An Interview With Dr. Ananya Raihan [Part II]

An Interview With Dr. Ananya Raihan [Part II]

In this second part of our interview, Social entrepreneur, Economist, and co-founder of Dnet, Dr. Ananya Raihan, talks about hiring and importance of finding right people, organizational culture at Dnet, how Dnet cultivates and maintains a culture of experimentation and innovation, challenges he faced during early days of Dnet and challenges he anticipates in the coming years, his take on CEO job and building a lasting institution and his plans for Dnet in the coming years.

You can read the first part of our interview here.

Future Startup: Hiring is one of the most important CEO jobs. What do you specifically look for when you recruit someone?

Dr. Ananya Raihan:

For recruitment, we put out hiring announcement and also ask for references. Our experience is mixed for the both cases. It is extremely hard to find right people.

We have put together a rigorous process in order to make sure that we get into only the right person. Our interview process is particularly designed in a way that it helps us understand candidates better.

People tend to present an artificial self of themselves in interviews. It is very important to understand someone’s attitude. My experience tells me that attitude is way more important than many other qualities.

We have decided to not ask for any particular academic qualification to apply for a position at Dnet because it doesn’t matter anymore. We have seen many candidates with piles of academic degrees with no real qualities whatsoever; and many other who don’t have any fancy certificates but are talented at what they do, they are either self-learned or received certifications for new skills.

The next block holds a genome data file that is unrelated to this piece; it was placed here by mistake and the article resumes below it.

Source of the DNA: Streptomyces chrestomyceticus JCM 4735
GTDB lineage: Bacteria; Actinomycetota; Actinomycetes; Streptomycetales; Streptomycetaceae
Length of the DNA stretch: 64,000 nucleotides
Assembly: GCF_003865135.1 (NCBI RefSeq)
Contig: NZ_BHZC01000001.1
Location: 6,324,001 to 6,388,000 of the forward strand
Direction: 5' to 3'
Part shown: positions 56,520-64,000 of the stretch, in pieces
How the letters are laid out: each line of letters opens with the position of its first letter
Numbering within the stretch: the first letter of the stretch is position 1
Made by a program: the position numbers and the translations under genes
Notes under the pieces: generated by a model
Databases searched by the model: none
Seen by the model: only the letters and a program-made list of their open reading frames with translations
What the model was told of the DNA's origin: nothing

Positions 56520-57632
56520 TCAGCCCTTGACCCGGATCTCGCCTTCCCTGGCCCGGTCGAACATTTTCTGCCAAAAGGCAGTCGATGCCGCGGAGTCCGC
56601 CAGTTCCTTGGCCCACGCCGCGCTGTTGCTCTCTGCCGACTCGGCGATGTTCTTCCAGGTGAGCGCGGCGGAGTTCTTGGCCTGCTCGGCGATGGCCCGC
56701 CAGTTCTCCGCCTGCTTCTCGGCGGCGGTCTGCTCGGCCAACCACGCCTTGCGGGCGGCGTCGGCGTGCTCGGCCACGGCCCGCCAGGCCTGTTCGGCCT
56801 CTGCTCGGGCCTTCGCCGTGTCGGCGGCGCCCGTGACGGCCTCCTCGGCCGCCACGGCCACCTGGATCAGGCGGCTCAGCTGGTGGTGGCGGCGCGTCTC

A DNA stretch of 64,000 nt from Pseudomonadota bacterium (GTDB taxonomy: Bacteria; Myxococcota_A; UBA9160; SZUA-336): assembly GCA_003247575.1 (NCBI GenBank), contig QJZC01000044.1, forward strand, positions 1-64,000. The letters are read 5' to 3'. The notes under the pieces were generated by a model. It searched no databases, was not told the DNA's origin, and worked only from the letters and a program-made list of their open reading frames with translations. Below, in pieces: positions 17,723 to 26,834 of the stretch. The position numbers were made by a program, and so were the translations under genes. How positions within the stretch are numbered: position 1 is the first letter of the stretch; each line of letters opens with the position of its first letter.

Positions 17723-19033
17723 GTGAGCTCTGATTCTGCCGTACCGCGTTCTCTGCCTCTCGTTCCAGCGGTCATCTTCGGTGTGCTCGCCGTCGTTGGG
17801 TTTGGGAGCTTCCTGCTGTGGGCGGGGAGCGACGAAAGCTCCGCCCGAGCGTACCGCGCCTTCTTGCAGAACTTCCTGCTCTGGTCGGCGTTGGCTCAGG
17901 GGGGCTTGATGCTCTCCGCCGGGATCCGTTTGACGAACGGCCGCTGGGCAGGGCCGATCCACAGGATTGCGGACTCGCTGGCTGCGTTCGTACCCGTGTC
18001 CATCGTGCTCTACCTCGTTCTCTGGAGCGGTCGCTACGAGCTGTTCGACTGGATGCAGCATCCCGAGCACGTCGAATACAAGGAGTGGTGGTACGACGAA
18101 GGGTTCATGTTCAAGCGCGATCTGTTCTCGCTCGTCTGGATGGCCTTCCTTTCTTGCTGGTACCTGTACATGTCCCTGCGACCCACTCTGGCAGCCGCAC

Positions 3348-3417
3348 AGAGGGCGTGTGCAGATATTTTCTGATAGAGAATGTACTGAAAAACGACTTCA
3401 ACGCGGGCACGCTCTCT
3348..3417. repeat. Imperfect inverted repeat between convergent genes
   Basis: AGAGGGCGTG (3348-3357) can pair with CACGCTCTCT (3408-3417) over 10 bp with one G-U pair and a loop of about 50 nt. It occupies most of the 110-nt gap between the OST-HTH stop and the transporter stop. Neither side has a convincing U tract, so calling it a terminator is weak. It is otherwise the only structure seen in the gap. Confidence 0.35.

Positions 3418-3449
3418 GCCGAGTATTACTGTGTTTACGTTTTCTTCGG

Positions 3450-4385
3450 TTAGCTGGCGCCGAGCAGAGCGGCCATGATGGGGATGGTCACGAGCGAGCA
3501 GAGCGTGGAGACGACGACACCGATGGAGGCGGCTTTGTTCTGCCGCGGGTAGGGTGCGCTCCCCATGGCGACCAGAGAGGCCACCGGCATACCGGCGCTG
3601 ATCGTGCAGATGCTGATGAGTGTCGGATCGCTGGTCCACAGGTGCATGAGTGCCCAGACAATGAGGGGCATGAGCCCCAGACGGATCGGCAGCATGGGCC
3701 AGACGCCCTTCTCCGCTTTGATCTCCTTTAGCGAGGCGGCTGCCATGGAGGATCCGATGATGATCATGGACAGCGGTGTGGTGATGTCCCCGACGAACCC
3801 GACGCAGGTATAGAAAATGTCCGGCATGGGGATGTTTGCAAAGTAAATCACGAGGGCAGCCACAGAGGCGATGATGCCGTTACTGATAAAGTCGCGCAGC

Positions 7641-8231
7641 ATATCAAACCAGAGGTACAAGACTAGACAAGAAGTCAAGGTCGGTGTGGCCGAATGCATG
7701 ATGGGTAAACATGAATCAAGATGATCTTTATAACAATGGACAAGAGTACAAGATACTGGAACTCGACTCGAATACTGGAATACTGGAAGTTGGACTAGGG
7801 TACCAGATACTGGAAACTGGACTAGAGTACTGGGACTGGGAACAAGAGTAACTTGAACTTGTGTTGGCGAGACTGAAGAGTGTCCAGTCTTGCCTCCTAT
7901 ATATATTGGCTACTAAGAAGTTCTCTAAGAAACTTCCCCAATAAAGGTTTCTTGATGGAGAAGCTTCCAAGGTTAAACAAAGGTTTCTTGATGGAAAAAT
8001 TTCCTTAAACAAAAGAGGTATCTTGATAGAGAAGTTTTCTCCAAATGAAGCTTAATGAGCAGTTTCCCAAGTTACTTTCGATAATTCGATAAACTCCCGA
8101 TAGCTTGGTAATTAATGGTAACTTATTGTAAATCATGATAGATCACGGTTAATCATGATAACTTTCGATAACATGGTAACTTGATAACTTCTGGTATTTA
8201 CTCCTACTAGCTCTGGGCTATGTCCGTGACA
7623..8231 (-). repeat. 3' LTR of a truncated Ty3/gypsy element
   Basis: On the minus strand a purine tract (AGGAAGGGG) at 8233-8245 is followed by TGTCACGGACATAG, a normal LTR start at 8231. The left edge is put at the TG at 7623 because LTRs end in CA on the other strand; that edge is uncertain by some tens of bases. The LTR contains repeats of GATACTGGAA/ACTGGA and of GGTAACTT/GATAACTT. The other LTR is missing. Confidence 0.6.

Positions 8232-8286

For instance, Amiyo Alam, our designer, has only finished college education but his competence in computer animation is incredible.

People tend to present an artificial self of themselves in interviews. It is very important to understand someone’s attitude. My experience tells me that attitude is way more important than many other qualities.We have decided to not ask for any particular academic qualification to apply for a position at Dnet because it doesn’t matter anymore. We have seen many candidates with piles of academic degrees with no real qualities whatsoever; and many other who don’t have any fancy certificates but are talented at what they do, they are either self-learned or received certifications for new skills.

Tell us about the organizational culture at Dnet. How people and things work at Dnet?

To be honest, we are still struggling with building a culture, to some extent. We promote four core values at Dnet: mutual respect which is quite hard to achieve in our hierarchical society, so to say. Dnet is a horizontal organization and we want to involve everyone in the decision-making process.

In the Executive Committee, out of five members, two are directly elected from staff members through direct voting, with a gender balance.

A monthly mindshare meeting allows everyone to ask any question to the CEO. This core value includes listening to what others have to say. We want to listen to everyone’s idea and let everyone speak.

The biggest advantage of listening other’s point of view is that great ideas can come from anyone and you reduce the chance of making mistake alone. Moreover, when people feel that their contributions are being valued, they feel encouraged. We want to make sure that no one in the team feels ignored.

Backstabbing is a quite a big corporate problem and very dangerous one. We have managed to get rid of the culture of backstabbing to a certain degree at Dnet, but we are not free of it yet because sometimes people really like to gossip! It is essential to root out this culture because it often leads to destructive office politics.